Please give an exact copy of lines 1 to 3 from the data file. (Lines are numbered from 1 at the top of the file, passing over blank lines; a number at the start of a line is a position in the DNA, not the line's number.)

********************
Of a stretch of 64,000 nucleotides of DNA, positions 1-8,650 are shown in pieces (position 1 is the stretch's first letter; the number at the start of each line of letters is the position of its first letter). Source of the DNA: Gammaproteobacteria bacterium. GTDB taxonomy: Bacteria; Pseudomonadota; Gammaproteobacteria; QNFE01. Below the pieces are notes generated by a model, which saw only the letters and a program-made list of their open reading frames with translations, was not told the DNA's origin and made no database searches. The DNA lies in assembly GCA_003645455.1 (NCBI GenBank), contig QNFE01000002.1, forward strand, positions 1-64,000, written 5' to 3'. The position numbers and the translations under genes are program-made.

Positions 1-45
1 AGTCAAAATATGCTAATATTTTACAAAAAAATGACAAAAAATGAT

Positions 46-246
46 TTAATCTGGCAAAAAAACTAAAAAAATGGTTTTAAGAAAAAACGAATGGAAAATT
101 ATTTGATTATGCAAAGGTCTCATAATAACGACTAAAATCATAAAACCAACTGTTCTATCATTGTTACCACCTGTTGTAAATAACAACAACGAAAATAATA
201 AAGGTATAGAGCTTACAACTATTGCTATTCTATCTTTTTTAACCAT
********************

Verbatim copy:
Of a stretch of 64,000 nucleotides of DNA, positions 1-8,650 are shown in pieces (position 1 is the stretch's first letter; the number at the start of each line of letters is the position of its first letter). Source of the DNA: Gammaproteobacteria bacterium. GTDB taxonomy: Bacteria; Pseudomonadota; Gammaproteobacteria; QNFE01. Below the pieces are notes generated by a model, which saw only the letters and a program-made list of their open reading frames with translations, was not told the DNA's origin and made no database searches. The DNA lies in assembly GCA_003645455.1 (NCBI GenBank), contig QNFE01000002.1, forward strand, positions 1-64,000, written 5' to 3'. The position numbers and the translations under genes are program-made.

Positions 1-45
1 AGTCAAAATATGCTAATATTTTACAAAAAAATGACAAAAAATGAT